The Blowfish algorithm is a symmetric block cipher that can be used as a drop-in replacement for DES or IDEA. It takes a variable-length key, from 32 bits to 448 bits, making it ideal for both domestic and exportable use.
Blowfish is classified as public domain; as such it has been analyzed extensively and gone through years of peer review. At no point since it's initial release in 1993 has the Blowfish code ever been cracked. This is significant when you consider that the source code to the algorithm is freely available.
Blowfish supports key lengths of 32 to 448 bits, making it one of the strongest encryption algorithms on the market. Since the US government (NSA) has eliminated export restrictions on encryption, First Backup is shipped with 448-bit support standard.
The relative strength of the encryption algorithm is based on key length. Bruce Schneier, creator of the Blowfish encryption algorithm, has calculated that according to what we know of quantum mechanics today, that the entire energy output of the sun is insufficient to break a 197-bit key.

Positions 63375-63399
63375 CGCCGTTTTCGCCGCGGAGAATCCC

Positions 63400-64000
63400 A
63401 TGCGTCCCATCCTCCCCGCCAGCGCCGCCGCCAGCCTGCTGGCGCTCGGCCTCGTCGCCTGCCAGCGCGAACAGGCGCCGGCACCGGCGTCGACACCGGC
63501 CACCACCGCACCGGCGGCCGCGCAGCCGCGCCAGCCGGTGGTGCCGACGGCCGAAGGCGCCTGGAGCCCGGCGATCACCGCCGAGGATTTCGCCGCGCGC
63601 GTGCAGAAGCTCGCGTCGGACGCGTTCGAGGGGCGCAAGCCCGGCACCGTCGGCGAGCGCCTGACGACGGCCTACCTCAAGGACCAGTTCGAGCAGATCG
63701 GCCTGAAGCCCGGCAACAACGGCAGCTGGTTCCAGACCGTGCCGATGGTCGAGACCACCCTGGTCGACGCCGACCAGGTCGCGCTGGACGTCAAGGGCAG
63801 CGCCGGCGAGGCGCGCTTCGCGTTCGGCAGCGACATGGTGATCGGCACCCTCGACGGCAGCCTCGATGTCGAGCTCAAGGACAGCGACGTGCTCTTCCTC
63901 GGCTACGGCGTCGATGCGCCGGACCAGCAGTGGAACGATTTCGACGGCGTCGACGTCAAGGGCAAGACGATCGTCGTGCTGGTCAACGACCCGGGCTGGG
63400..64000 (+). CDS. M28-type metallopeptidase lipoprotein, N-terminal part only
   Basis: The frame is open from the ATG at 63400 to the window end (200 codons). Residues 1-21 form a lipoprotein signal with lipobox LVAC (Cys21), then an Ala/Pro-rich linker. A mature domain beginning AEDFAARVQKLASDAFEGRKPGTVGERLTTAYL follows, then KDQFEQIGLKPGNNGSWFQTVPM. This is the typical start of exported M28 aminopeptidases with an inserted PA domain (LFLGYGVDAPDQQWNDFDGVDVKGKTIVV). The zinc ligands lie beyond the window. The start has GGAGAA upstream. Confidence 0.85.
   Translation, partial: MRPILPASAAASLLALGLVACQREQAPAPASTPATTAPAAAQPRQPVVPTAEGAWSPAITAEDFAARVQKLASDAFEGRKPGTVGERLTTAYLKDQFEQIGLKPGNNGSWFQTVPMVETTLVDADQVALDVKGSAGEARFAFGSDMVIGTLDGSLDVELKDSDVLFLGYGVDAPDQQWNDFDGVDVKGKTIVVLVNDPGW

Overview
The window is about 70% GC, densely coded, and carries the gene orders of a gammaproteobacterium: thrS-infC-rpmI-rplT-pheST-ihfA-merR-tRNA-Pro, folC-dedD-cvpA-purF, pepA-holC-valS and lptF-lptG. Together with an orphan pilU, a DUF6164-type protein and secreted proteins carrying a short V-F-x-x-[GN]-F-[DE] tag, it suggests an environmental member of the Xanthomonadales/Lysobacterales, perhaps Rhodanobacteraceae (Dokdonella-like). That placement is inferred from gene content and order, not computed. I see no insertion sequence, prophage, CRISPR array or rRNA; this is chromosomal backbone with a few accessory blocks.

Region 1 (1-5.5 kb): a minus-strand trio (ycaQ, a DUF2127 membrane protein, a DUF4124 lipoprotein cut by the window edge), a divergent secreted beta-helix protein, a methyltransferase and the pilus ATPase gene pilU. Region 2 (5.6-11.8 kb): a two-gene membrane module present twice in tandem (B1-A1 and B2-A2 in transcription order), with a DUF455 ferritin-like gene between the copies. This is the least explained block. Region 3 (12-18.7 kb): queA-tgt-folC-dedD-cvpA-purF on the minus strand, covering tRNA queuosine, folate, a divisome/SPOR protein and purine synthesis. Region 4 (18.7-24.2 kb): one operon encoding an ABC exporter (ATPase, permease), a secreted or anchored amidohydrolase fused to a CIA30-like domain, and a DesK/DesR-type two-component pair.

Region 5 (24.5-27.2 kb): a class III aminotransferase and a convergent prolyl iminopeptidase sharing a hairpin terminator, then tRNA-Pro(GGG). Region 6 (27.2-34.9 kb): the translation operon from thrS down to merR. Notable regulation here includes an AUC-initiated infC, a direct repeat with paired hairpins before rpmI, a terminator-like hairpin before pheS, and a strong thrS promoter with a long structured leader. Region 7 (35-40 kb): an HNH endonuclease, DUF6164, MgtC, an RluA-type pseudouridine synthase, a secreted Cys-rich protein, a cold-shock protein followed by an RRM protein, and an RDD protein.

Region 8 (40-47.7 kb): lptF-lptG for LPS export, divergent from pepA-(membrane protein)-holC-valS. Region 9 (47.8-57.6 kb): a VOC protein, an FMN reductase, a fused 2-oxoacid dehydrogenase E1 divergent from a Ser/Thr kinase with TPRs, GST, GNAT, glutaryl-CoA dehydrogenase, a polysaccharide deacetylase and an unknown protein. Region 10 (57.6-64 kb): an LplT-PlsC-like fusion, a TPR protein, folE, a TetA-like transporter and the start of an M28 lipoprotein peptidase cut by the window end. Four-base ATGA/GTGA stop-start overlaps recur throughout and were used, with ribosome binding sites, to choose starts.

Here is a more generalized example:
In the preceding example, the 128-bit encryption is not just three times stronger than 40-bit encryption — it is 309,485,009,821,345,068,724,781,056 times stronger. Performing this same analysis on a 448-bit encryption key yields an encryption strength that is 2.1X1096 times stronger than a 128-bit key.
Many factors must be considered when incorporating encryption in any “security-based” software product like First Backup. Encryption speed, key strength and extensive peer review of the algorithm were the key motivating factors behind the decision to utilize Blowfish encryption.
As encryption algorithms evolve to meet the ever-increasing speed of systems designed to “crack” them, we will strive to incorporate these enhanced algorithms in all of our products. But until the next generation of encryption is developed, rest assured that Blowfish will offer substantial security for many years to come and will continue to be the preferred encryption algorithm used by many corporations and banking institutions worldwide.